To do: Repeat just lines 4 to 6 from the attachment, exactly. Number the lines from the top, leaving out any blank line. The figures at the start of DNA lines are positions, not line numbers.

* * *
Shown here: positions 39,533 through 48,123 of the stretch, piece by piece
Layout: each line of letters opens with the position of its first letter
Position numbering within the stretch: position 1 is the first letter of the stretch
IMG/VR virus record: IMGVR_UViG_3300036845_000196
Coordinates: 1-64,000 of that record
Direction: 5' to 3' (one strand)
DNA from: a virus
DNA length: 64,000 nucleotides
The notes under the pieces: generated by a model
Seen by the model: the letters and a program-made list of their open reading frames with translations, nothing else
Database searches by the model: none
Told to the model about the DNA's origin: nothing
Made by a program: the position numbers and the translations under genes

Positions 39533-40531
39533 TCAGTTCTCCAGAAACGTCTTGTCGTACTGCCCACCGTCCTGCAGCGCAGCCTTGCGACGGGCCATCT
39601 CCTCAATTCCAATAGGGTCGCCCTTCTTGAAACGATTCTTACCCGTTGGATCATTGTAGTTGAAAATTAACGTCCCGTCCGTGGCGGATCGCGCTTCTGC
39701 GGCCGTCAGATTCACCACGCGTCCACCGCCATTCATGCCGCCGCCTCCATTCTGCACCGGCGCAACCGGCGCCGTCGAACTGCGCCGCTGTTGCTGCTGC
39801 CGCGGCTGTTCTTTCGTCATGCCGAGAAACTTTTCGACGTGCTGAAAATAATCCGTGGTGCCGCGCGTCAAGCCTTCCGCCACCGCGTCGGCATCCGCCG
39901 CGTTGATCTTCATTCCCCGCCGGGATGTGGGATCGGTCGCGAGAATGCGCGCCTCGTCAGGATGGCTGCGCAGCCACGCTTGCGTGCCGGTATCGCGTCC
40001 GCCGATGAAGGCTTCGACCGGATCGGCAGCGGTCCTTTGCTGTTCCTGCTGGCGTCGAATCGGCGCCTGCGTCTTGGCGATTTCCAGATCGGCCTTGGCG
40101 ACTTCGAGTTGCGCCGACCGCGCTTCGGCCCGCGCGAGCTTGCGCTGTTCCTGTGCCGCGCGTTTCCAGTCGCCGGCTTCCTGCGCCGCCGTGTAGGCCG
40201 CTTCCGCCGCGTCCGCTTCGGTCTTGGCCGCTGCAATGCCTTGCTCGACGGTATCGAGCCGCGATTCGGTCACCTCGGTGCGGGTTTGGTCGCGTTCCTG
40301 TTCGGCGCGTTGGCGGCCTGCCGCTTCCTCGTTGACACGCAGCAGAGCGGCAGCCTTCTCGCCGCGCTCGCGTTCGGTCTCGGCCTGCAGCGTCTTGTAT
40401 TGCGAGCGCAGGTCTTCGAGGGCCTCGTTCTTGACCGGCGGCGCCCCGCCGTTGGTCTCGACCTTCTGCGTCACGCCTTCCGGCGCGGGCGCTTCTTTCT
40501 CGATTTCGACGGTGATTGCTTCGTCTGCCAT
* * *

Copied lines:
IMG/VR virus record: IMGVR_UViG_3300036845_000196
Coordinates: 1-64,000 of that record
Direction: 5' to 3' (one strand)